Matthew LaMar: Starting pitching. Consider - who is the Royals’ best young starting pitcher moving forward? Brady Singer continues to have issues with left-handed hitters. Brad Keller had an enormously disappointing year in every facet. Kris Bubic’s career FIP is now over 5. Daniel Lynch did his very best Luke Hochevar impression, occasionally showing promise but mostly getting shelled. Carlos Hernandez pitched well in his 64 innings as a starter, but he still had an FIP over 4 over that stretch. And Jackson Kowar...let’s not talk about him. The Royals are in a better place than a lot of teams with the talent they have, but nobody has shown they can reliably convert talent into performance.

Clint Scoles: Big bat issues. Carlos Santana, Hunter Dozier and Jorge Soler were supposed to be the keys to the middle part of the batting order in 2021 and all performed disastrously with the Royals. Each player performed in the bottom four of Fangraphs value this season with Dozier and Soler’s first-half offensive performance contributing to the hole built in that half of the season.

Alex Duvall: The most disappointing thing from the 2021 season would probably be the lack of a step forward for guys like Brad Keller, Andrew Benintendi, and Adalberto Mondesi. Guys who aren’t exactly older veterans, but are both young and established veterans in Major League Baseball. Keller was pretty bad most of the year, Benintendi didn’t show any signs of being a fixture in the middle of a lineup, and Mondesi couldn’t stay on the field for more than two days at a time. Maybe only Mondesi has any real “star” potential, but the Royals will need all three of those guys to play well in 2022 if they want to be competitive. We didn’t see much of that in 2021.

Max Rieper: Very disappointing debuts from Daniel Lynch and Jackson Kowar, two pitching prospects I liked better than Brady Singer. Lynch had some flashes of brilliance but was far too inconsistent. Kowar seemed to be a mess at times, and will really need to put 2021 behind him and come back stronger next year. Fatigue could be a factor, as these pitchers didn’t get any innings last year, but usually good pitchers are pretty good from the start, and to see top pitching prospects struggle this much is concerning.

Hokius: The most disappointing thing is the failure of the expected guys to break out. Adalberto Mondesi, Hunter Dozier, and Brady Singer were all supposed to give us a full season of tremendous ball this year. None of them pulled it off. Maybe they will in 2022, but without any of them taking a step forward Nicky and Salvy are replacing the production we expected from them instead of being able to add on to it.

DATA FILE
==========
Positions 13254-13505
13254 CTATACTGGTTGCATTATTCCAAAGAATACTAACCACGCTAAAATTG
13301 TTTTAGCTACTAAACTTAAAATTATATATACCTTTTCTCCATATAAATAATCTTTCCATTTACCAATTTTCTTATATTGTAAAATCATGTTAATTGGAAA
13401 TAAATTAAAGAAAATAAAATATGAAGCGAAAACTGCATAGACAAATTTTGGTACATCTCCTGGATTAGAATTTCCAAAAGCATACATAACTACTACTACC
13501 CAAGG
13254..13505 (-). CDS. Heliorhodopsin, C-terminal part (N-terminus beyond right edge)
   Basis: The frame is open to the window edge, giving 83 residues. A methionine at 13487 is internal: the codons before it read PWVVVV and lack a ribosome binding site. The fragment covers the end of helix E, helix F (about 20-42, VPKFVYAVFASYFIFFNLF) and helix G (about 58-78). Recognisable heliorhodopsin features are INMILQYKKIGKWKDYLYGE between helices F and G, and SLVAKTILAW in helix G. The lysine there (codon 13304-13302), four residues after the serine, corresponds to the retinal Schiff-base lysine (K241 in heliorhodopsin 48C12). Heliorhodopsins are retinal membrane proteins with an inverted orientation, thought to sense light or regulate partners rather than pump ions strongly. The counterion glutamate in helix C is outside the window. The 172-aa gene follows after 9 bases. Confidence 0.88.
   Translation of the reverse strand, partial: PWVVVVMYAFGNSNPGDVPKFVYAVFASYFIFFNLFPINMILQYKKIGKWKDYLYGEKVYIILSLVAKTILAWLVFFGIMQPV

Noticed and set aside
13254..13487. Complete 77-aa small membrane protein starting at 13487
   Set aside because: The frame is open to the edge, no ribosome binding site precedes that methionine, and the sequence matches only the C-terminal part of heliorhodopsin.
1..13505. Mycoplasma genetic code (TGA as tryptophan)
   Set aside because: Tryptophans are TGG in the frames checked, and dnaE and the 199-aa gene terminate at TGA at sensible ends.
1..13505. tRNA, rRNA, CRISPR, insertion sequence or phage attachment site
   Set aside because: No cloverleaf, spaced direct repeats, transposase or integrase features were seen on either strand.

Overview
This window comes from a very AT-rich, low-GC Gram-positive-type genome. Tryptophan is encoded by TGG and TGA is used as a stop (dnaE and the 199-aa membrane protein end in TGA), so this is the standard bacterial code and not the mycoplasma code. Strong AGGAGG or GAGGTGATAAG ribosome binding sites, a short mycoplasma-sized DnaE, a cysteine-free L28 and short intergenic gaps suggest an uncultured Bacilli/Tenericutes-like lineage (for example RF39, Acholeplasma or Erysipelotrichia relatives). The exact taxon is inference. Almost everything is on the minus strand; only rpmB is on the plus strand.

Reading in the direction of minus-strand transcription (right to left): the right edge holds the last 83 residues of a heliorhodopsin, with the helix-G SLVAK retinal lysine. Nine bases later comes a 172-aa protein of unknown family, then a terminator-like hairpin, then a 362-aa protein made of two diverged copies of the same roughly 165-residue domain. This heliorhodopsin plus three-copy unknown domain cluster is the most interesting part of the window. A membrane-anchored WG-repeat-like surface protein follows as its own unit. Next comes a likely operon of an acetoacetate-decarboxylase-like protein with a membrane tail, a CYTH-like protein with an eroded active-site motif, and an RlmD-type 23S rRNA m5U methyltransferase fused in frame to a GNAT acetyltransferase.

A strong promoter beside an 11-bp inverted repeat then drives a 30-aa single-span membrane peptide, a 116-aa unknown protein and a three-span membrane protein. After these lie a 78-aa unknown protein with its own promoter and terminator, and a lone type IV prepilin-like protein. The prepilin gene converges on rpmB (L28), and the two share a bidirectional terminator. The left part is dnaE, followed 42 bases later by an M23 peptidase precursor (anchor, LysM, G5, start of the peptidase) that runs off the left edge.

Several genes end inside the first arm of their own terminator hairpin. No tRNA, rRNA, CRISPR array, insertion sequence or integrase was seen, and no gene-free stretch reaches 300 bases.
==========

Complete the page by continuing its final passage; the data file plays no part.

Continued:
Who is your Royals Player of the Year and Pitcher of the Year?

Matthew LaMar: Salvador Perez is player of the year. He was the most fun to watch at the plate this year, independent of his home run totals. And as a catcher? What a season. Scott Barlow is pitcher of the year. The Royals’ volatility and big flashy names in the rotation distracted from his performance, but Barlow turned in 74 13 innings of excellence in the bullpen and was legitimately one of the better relievers in the league.

Alex Duvall: Player: Salvador “Home Run King” Perez

Pitcher: Mike Minor

Was torn between Minor and Barlow here, but Minor led the team in IP and fWAR and, for the most part, went out there every fifth day and ate innings. Something this team needed in the worst way.

Max Rieper: Salvy and Scott Barlow.

Clint Scoles: Player of the year is Sal Perez, a top 30 season in franchise history according to Baseball-Reference in total WAR value along with hitting key home runs in key spots for the team. The fact that he’s there everyday with his energy and bat probably has quite a bit of incalculable value that most ignore but 2021 will be looked back as a pretty epic season in Sal’s career with the stuff he did on the field.

This one is more difficult as the starters just didn’t have the success to justify it. Scott Barlow isn’t the prototypical closer but he’s a rubber-armed reliever that gives this team a lot of quality work with 71 appearances this season. Being available is one of his best assets but he also performed, leading the team in strikeouts-per-nine-innings and ERA while finishing second in WHIP.

Shaun Newkirk: Nicky Lopez for hitter of the year (despite some people on Twitter thinking I hate him).

Scott Barlow for pitcher of the year. Finished second in fWAR amongst all Royals pitchers, just 0.2 WAR behind Mike Minor, and he pitched 84 fewer innings than Minor.

Hokius: Salvador Perez is the player of the year and anyone saying otherwise is ridiculous. I’m not sure the Royals should have a pitcher of the year, this year. The top 3 by fWAR are Mike Minor, Singer, and Scott Barlow. Barlow was good but he wasn’t “pitcher-of-the-year-even-though-he’s-a-reliever” good. I am tempted to give it to Carlos Hernández who showed a lot more than anyone outside the organization expected from him in limited time.